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Comment: Re:Your call (Score 3, Informative) 244

by Vitani (#45593407) Attached to: Spotify's Own Math Suggests Musicians Are Still Getting Hosed
I know what you're trying to say, but you're comparing a "public" performance (radio, streamed) to a person's copy (book, DVD). If you buy the CD then you do only pay once, or visa-versa if you go to a book reading or watch the film on TV then the author/actors & directors will be paid royalties for another showing (or at least the studio will).

I like the idea of being paid for the hours you put into a project; I get paid £16 an hour to write code, that code is used for more hours than it took me to write, but I only get paid once, I don't get paid for every "use" of the software. Why should it be any different for someone who writes music, movie or a book?

Comment: Re:Funding? (Score 3, Interesting) 83

So it was granted in 2000, and they sat on it for 12 years, let other people use their "invention" and only _then_ do they sue. Maybe patents should be like trademarks(?) - if you don't defend them, you lose them? It's not like they could argue they didn't know Google or AOL existed until now ...

Comment: Re:Your daughter is adorable, but... (Score 1) 499

by Vitani (#37564670) Attached to: Ask Slashdot: Best Long-Term Video/Picture Storage?
The problem with that approach is "select the ones that really matter".

Matter to who? How do you know today what your child will hold dear in 20 years time? How do you know what will interest your grandchildren? You don't. Yes delete the blurry ones, and the weird ones of random people you don't know, but don't assume you know what "matters", because you don't have a clue.

My ten year old son takes a bzillion photos, and I've kept them all, most are pure crap IMO, but to him, when he looks through them, they mean something, they all remind him of a day, or a summer, or whatever. Who am I to decide what he wants to keep?

Comment: Well (Score 1) 499

by Vitani (#37564596) Attached to: Ask Slashdot: Best Long-Term Video/Picture Storage?

I'm in a similar situation and my plan is thus:

1. Buy two mid-range external hard drives, and store one at home, and one at work/somewhere a few miles from home
2. Store the "live" copy of the media on a single source (laptop/server/NAS/whatever)
3. Every weekend, backup the media from the source to the drive stored at home
4. On the first weekend of each month swap the location of the two external drives

This way you have three copies of the data, one live, one at most a week old, and one at most a month old. If the worst happens, you lose only one month of media. When one of the drives inevitably fails, replace it and do a backup/restore depending on which drive failed.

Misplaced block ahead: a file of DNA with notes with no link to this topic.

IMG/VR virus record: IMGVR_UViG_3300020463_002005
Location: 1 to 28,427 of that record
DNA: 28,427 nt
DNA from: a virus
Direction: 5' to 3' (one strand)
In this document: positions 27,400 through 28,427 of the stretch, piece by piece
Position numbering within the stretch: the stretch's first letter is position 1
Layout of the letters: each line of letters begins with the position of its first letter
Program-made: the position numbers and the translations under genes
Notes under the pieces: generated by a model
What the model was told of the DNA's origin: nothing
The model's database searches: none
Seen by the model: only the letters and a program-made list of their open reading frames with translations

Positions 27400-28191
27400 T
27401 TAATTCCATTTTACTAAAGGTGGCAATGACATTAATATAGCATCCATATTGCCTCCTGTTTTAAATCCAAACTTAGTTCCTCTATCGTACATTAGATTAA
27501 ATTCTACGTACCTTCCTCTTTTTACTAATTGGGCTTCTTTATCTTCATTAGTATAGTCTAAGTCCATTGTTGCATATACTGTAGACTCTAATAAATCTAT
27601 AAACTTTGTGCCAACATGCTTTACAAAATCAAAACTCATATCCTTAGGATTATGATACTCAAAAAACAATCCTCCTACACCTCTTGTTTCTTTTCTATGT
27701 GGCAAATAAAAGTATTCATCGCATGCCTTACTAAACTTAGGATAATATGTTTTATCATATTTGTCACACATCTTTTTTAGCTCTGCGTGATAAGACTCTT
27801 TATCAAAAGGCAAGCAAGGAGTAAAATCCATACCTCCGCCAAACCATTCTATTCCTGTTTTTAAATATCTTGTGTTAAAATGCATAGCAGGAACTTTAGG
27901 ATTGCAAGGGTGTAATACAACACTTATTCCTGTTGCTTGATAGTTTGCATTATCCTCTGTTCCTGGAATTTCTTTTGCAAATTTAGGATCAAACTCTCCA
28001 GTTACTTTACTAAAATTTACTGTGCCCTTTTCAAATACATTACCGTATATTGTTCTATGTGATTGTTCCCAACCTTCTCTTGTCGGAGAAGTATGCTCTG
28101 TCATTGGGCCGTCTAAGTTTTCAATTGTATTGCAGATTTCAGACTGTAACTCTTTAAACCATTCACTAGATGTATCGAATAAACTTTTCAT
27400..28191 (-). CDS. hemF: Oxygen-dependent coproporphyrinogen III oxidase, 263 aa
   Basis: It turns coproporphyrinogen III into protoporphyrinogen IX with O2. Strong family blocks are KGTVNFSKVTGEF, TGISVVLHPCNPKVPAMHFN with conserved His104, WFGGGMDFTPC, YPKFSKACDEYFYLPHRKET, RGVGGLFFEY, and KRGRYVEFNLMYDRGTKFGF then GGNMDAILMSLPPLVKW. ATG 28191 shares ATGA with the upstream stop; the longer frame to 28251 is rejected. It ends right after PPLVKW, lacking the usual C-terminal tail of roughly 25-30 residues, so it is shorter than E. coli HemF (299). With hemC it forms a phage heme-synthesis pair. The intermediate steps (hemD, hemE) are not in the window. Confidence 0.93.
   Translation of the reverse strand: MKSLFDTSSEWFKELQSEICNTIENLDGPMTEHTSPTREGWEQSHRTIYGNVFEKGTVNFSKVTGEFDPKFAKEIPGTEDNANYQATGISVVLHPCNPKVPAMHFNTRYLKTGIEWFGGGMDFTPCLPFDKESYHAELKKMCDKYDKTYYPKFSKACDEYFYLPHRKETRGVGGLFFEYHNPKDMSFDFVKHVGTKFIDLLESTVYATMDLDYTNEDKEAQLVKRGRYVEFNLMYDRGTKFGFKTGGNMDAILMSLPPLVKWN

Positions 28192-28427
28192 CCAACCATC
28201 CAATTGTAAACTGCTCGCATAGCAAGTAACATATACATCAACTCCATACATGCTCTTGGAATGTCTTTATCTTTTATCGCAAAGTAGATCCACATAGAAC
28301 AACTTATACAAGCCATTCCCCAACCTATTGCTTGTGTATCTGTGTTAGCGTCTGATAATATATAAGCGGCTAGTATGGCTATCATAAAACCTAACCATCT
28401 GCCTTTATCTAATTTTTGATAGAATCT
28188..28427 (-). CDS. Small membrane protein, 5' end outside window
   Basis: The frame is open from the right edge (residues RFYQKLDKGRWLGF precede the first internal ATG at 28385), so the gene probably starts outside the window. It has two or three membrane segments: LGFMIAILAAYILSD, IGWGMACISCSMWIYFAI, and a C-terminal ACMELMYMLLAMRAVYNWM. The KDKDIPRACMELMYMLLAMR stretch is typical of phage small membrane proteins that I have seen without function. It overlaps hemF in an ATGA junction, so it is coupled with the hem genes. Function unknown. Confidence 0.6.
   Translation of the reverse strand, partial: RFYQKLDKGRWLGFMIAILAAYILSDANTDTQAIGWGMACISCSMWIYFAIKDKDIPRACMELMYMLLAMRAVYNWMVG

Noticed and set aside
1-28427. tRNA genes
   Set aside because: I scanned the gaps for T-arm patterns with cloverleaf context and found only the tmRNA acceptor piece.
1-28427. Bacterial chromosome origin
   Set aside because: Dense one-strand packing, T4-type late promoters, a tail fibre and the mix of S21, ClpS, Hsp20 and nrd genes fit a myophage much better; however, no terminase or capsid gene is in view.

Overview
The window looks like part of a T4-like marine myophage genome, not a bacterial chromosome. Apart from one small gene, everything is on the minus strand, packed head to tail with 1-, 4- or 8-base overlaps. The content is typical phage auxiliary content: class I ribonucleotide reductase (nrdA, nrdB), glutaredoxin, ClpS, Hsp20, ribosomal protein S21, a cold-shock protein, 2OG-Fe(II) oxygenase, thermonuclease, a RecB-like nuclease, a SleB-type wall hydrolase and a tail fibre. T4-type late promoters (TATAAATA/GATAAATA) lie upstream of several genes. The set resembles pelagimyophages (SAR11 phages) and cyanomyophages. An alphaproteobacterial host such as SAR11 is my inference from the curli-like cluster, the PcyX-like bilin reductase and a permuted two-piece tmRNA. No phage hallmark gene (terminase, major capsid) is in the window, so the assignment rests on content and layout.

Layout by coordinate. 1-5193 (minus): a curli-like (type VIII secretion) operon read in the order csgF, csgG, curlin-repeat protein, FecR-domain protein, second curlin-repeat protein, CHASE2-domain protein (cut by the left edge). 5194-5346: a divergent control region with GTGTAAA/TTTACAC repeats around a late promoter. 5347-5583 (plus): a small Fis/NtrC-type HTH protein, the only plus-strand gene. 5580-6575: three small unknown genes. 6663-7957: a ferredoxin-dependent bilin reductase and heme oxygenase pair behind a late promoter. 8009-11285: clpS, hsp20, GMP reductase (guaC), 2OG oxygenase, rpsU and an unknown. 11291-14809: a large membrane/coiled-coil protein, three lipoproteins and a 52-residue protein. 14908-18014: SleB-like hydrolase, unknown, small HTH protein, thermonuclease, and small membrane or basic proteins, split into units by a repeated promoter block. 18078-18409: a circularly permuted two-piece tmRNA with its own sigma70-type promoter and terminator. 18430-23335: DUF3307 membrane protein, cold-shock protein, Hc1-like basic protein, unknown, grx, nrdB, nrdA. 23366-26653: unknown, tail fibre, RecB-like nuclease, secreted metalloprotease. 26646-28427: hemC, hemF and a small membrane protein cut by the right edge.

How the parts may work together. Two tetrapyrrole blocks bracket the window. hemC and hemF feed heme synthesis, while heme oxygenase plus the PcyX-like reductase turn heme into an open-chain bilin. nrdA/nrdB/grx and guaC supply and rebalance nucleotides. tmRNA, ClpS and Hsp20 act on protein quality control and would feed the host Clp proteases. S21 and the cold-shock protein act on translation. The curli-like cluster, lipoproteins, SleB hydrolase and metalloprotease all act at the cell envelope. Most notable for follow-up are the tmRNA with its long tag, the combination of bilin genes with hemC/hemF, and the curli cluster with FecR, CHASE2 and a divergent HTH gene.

For extra protection, mirror the "live" source using RAID or similar, and buy a fire-proof safe to store the home-backup in

Comment: Serious question (Score 1) 141

by Vitani (#37326366) Attached to: Bill Gates Patents 'Virtual Entertainment'
So this patent was applied for in April 2008 and has just been granted. Disregarding any prior-art that existed before that date, what happens if you or your company "re"-invented this technology between 2008 and now? Do you now have to pay a nice fee to Bill Gates and his friends? That seems a little unfair to me.

Bonus question: If it took 3 years to grant a patent from 2008, and more and more things are being patented as the years go by, how long will it take to grant a patent filed in 2011? Six years? Doesn't look like this arrangement is sustainable to me.

Comment: I've got a 3DS (Score 1) 215

by Vitani (#35961622) Attached to: Nintendo Chief: Consumers Don't Understand 3DS Yet
I've not had one since launch, but I've had it a while and I find the 3D effects are nice, not IMAX "wow", but I doubt you'll ever get that feeling on any screen smaller than a few meters. My experience is thus:

Monkey Balls - I'm glad I rented this, because I completed the single player in 90 minutes, the 3D really shines here, but you can't use the 3D if you use the motion controls, which is a shame.
Pilotwings Resort - Only played this for about 2 minutes in a shop, but the island looks awesome in 3D, whether this would wear off after time I don't know, but I can imagine it would.
Nintendogs + cats - This is the only game I own and it works well, the 3D doesn't change the game as such, but I always put it on when I can, it just makes it "nicer", it's hard to explain, but it works.
Face Raiders - This is another game that really has to be played in 2D, but I think makes great use of the under-marketed feature of the motion controls, and it's a fun little game!
AR Games - Now, this is where I think the 3DS shines. Forget the 3D, the AR stuff and motion controls are where the good games are going to be. I know it's been done before, but something like the PS Eye or Kinect is not nearly a immersive or "touchable" as the 3DS, they're like a mirror, where as this is a window and for me, it's just better. I want to see more games like this.

Street Pass (especially the Mii Quest) is a nice little touch, I find myself taking my 3DS out with me even when I know I wont get the chance to play on it just to see if I can catch someone else. I also love the 3D effect in all the menus, it's so subtle, but it looks so nice.

I think he is right, people don't understand the 3DS (and you can't really sell it using 2D adverts), but I can see them longer-term being able to sell it on the other features, which (as you can probably tell) I prefer over the 3D effect.

Don't get me wrong, I love playing 'dogs in 3D, but the other features are much better, and easier to market too.

MSDOS is not dead, it just smells that way. -- Henry Spencer

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